The Brexit is a referendum where the United Kingdom voted to exit the European Union as they considered that the benefits of belonging to the Union no longer counterbalanced the costs of free movement of immigration. It happened on June 23, 2016.
Before talking about the consequences, it’s important to understand the causes that led to this drastic decision. In 2016 the former Prime Minister David Cameron called for the referendum in order to silence the pro-Brexit groups. However, the situation didn’t work out as planned and the anti-immigrant and anti-EU currents won. The pro-Brexit groups are formed by old working-class members that live in the countryside and are afraid of immigrants’ recent waves. On the other side younger voters, London citizens, Scotland citizens and Northern Ireland citizens choose to stay in the EU.
From the original referendum derive three possible scenarios:
1) Theresa May (current Prime Minister)’s Deal: it implies the United Kingdom to remain in the EU within a “customs union” for an unspecified period. In this way, none of both sides would impose tariffs on each other’s imports. Besides the 3 million European people living in the UK could continue working without the need of work visas. On the other hand, the 1.3 million UK citizens living in the EU could continue to do the same.
The UK would also hold to the European Court of Judgment and EU laws; however, they wouldn’t have the possibility to vote on the laws anymore.
Finally, the customs union would prevent the UK from setting a militarized border between Northern and Southern Ireland.
2) No Deal Brexit: this is the most likely scenario and probably the worst. In this case, the UK would no longer be a part of the EU and it wouldn’t have a trade agreement. Food shortages could be created due to the imposed tariffs: we need to take into consideration that one-third of UK food is imported from the EU. This import taxes could also open the doors to inflation.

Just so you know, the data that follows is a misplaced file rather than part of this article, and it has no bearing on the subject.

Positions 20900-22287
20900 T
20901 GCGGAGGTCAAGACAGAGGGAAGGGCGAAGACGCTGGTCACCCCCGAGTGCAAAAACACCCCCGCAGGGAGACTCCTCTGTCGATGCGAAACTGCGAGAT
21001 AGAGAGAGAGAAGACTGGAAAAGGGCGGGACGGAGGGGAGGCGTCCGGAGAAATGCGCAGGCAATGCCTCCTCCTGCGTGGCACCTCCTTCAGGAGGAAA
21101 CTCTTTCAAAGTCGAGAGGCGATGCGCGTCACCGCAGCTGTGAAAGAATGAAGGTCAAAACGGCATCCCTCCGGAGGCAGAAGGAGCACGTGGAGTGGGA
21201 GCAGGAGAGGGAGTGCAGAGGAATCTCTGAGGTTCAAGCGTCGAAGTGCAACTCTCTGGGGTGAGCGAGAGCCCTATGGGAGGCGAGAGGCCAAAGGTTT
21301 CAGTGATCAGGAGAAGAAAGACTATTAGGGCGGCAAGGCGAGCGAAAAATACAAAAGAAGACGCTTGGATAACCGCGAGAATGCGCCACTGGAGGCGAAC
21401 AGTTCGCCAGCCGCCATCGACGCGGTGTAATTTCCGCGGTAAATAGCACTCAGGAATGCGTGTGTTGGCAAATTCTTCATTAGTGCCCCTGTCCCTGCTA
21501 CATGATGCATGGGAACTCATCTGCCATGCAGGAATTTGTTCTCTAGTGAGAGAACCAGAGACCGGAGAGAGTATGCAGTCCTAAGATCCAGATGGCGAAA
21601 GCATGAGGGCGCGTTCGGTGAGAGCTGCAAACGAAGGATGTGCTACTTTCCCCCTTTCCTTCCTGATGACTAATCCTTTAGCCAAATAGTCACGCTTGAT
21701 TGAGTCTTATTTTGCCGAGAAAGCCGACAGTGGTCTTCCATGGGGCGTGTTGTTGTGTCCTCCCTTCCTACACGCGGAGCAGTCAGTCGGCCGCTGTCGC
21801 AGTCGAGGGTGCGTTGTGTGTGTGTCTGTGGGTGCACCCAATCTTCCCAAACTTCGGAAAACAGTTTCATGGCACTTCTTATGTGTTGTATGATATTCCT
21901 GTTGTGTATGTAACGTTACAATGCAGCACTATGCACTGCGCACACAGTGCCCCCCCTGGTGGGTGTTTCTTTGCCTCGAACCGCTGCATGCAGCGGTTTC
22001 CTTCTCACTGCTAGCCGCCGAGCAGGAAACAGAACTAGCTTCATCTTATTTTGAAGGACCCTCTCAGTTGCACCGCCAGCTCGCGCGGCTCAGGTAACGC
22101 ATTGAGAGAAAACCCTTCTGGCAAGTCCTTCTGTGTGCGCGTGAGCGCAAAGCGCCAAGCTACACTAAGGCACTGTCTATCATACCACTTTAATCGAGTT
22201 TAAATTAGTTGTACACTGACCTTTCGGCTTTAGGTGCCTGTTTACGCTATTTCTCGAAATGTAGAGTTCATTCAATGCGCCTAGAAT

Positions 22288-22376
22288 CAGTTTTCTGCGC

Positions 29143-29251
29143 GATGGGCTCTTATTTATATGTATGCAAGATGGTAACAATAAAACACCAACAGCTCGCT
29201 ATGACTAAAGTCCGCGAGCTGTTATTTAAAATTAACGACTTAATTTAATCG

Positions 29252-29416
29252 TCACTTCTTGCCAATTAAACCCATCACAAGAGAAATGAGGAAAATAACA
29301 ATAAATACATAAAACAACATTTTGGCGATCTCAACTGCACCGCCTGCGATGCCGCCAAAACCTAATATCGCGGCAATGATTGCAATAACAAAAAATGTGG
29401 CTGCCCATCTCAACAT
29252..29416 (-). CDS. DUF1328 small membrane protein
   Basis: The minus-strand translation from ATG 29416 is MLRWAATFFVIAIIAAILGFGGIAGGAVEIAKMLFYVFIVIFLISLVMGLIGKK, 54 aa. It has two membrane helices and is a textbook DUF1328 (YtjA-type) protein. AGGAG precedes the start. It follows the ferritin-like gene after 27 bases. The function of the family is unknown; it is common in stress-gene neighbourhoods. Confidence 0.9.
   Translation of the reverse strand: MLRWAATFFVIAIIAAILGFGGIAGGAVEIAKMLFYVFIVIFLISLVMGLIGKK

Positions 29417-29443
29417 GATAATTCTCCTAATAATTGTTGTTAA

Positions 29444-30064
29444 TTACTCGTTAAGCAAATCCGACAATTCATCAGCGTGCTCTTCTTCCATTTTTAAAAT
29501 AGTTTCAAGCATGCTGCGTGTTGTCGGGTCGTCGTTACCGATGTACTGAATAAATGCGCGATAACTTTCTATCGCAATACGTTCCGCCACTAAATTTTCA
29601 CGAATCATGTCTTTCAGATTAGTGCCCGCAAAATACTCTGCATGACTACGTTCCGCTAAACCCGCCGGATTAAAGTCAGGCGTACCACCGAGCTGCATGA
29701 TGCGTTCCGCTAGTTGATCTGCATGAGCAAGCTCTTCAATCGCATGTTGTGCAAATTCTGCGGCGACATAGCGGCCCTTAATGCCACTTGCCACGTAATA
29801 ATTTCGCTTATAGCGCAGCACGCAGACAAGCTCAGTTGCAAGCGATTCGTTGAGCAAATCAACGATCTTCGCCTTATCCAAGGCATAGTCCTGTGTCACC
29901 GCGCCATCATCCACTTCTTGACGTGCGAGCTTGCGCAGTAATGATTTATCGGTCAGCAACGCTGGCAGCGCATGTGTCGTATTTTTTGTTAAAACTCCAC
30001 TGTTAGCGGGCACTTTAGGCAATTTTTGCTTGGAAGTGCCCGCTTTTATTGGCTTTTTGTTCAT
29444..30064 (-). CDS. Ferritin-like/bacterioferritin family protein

3) Hard Brexit: it would determine no trade agreement which would hurt exporters. Many jobs would be lost. Housing prices would start to fall. A huge loss in services couldn’t be avoided, especially in banking. And finally, practitioners wouldn’t be able anymore to operate in all member countries.
Finally, a militarized border would be established between Northern Ireland, which would remain as a member of the UK, and Southern Ireland, which is an independent country and a member of the EU.
My personal analysis:
Now that we’ve analyzed the landscape of the United Kingdom, we must shift to the consequences that the EU would suffer. The only major negative aspect for the Union would be the inevitable encouragement that pro-independence parties all over the continent would acquire from the Brexit. In fact, we could be witnesses in some years of the departures of some great countries from the EU, such as France and Germany.
I have always considered that the EU will take advantage of Brexit if it is applied. In fact, previously the Union wasn’t able to follow any concrete courses due to United Kingdom’s objections; that changes now.
Some people claim that the UK has always been the cancer of the Union: it would be enough to take into consideration the huge amount of money that has been loaned to the island. Thanks to the referendum, they will be forced to pay a 50.7 billion euro “divorce bill” which will benefit the continent’s economy.
If we deeply analyze the situation in the Kingdom the Brexit consists in more disadvantages than advantages. Do you know that more than 1 million UK citizens are currently living among Spain, Italy and other coastal European countries because of their warmer weather and free healthcare? If they are stripped off from their European community passport they won’t be able to enjoy these benefits anymore. Click for further reading about scenarios’ consequences.
Only time will tell what will be Brexit’s outcome. At the moment, we can only sit and watch.